FOOD and beverage company Mondelez International Inc. has asked the government for fair taxation amid the Finance department’s plan to raise some P47 billion from taxes on sugar-sweetened beverages (SSB).
“We are now proposing to the government to step back and have a fair taxation for SSB, because a lot of products will be slapped with the P20 per liter excise tax,” Shanahan Chua, head of corporate and government affairs at Mondelez Philippines Inc., told reporters on Thursday.
Mondelēz is an American multinational confectionery, food, and beverage company. It distributes, among others, Tang powdered juice in the country.
“So, it’s not just a 100-percent rate maximum increase. It is really over 200 percent, just like in the case of Tang. The public needs to be aware that it’s not just the carbonated drink [soft drinks]that will be impacted. There are other beverages like powdered juices and three-in-one coffee which really target the C, D and E markets. The poor will be affected the most,” Chua added.
The Finance department proposal is to slap a P10 excise tax for every liter of beverage using pure Philippine sugar and P20 per liter on products using other sweeteners.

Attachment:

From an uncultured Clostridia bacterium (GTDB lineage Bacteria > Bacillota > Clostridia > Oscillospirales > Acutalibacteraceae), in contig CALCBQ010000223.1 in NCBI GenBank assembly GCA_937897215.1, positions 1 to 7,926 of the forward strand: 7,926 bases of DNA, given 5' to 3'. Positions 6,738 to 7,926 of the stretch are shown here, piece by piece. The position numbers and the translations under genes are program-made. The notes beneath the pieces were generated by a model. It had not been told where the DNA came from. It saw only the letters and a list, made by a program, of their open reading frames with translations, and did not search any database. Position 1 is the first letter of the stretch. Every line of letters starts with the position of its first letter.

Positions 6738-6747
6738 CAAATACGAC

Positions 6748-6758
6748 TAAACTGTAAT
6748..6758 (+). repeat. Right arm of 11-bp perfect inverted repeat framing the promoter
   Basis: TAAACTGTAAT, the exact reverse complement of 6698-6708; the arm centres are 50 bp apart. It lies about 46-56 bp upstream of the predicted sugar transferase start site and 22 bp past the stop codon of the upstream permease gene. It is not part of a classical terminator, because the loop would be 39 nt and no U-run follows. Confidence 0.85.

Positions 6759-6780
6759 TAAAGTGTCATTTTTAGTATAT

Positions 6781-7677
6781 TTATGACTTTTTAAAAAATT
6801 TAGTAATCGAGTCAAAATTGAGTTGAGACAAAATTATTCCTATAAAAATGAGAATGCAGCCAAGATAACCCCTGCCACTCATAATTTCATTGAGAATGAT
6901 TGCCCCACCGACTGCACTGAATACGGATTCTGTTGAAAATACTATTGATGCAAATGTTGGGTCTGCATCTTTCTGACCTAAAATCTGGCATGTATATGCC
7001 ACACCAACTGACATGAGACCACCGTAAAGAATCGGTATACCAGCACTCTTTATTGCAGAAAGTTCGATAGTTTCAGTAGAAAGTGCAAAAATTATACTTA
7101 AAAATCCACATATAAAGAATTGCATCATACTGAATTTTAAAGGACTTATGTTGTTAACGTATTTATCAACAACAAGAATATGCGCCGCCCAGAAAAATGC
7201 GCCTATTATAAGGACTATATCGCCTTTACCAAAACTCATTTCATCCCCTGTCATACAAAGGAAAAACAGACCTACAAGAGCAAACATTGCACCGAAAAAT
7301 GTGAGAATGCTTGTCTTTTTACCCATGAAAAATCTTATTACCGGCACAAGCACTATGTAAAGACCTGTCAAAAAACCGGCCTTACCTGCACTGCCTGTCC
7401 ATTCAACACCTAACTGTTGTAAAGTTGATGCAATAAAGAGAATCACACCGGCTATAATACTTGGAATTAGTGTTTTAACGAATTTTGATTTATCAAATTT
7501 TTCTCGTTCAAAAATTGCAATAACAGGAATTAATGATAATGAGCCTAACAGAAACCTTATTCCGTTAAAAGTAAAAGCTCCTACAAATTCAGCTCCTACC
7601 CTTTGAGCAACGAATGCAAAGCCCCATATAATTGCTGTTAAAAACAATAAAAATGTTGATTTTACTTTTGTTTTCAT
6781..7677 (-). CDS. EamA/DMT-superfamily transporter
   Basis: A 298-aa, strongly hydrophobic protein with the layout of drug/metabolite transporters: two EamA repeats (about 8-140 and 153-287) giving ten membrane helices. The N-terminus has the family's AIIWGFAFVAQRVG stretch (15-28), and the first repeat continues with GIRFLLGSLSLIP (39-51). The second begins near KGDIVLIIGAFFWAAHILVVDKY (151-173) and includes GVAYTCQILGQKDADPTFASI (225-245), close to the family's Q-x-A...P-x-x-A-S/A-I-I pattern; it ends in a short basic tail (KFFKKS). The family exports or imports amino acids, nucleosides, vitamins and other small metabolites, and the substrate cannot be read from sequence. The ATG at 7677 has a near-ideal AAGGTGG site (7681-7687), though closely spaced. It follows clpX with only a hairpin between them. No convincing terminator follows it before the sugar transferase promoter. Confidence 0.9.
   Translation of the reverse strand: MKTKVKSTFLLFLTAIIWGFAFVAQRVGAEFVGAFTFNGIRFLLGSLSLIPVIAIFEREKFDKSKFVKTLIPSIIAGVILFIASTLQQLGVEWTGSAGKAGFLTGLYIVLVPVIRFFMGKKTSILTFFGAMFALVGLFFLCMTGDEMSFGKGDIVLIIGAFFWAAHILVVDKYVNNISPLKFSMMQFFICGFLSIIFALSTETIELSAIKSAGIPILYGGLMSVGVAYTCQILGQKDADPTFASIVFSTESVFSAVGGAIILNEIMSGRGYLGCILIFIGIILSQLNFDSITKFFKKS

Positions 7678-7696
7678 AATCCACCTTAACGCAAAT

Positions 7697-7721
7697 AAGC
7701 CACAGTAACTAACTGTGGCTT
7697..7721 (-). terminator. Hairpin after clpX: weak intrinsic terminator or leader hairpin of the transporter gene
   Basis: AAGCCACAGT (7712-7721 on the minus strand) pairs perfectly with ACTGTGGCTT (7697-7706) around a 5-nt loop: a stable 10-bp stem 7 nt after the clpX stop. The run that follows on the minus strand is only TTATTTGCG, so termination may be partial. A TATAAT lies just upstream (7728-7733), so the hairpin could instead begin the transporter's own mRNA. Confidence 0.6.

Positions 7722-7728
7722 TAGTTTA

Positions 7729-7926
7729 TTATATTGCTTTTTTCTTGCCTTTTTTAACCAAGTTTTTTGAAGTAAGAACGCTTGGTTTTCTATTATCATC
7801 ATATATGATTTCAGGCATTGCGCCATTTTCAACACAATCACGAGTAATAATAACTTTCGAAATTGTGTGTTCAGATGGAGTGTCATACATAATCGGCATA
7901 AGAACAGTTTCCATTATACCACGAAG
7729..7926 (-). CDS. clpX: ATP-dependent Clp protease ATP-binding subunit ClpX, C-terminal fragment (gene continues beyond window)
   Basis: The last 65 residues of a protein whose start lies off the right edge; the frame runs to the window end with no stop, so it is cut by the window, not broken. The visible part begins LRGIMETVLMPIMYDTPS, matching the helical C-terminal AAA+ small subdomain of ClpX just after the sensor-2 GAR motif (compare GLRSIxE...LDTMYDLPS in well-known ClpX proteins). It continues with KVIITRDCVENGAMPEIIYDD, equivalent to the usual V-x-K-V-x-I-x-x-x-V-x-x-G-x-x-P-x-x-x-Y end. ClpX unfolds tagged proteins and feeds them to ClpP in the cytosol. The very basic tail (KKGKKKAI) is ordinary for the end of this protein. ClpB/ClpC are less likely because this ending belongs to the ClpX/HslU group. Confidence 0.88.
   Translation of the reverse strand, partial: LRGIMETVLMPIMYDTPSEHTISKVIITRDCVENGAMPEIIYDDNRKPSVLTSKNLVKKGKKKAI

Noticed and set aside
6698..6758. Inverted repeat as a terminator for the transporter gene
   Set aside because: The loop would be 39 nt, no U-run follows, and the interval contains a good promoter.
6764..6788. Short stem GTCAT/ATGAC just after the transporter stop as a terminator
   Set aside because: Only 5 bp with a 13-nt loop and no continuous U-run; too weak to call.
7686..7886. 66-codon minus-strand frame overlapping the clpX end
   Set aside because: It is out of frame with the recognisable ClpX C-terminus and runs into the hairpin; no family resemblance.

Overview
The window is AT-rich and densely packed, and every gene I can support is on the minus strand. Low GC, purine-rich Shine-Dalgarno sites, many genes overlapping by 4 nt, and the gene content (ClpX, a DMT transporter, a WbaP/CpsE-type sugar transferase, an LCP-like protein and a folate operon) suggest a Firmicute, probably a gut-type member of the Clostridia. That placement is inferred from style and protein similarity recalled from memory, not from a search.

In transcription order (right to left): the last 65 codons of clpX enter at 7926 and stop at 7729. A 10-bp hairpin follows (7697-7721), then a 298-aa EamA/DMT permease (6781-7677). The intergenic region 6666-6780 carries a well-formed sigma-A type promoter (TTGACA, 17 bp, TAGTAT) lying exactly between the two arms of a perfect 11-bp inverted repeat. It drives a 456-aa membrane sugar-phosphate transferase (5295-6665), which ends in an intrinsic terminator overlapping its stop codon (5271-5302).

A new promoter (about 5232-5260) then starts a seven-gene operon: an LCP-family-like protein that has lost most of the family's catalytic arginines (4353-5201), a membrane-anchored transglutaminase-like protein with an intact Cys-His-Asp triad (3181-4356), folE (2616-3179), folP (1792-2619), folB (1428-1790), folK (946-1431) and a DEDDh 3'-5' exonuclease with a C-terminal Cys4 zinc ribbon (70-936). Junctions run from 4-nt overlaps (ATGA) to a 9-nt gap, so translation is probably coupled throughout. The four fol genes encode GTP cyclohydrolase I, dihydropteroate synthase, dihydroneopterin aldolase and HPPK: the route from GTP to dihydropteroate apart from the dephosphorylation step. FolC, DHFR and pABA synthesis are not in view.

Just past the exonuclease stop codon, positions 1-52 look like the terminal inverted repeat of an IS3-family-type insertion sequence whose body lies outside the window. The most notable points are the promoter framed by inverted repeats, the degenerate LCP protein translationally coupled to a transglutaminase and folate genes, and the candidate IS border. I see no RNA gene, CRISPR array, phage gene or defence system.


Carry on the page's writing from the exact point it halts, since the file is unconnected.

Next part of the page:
“So, if you look at our product like Tang, the price increase would be P20, because we are a fully imported finished good. We are going to be taxed P20, so the base price of a 25-gram sachet of powdered juice that could make a one-liter drink would increase from P9 or P11 including VAT at sari-sari stores, to over P30,” Chua said.
“For Tang, our consumers are mostly the C, D and E market. I don’t think the D and E consumers will be able to afford over P30 Tang. They have been buying it for less than P11 at sari-sari stores.”
Chua said that the tax computation should be based on the sugar content and not on the whole volume of the product.
Mondelez is one of the 13 member-companies of the Beverage Industry Association of the Philippines, which operates more than 100 manufacturing sites with over 35,000 direct employees and P130 billion in investments in the country.
In May, the House of Representatives passed House Bill (HB) 5636, the first package of tax reforms, which includes the imposition of P10 or P20 excise tax per liter of sugar-sweetened beverages such as soft drinks, sweetened tea, sweetened coffee, carbonated beverages with added sugar, flavored water, energy drinks, sports drinks, powdered drinks not classified as milk, juice, tea and coffee, cereal and grain beverages and non-alcoholic beverages that contain added sugar.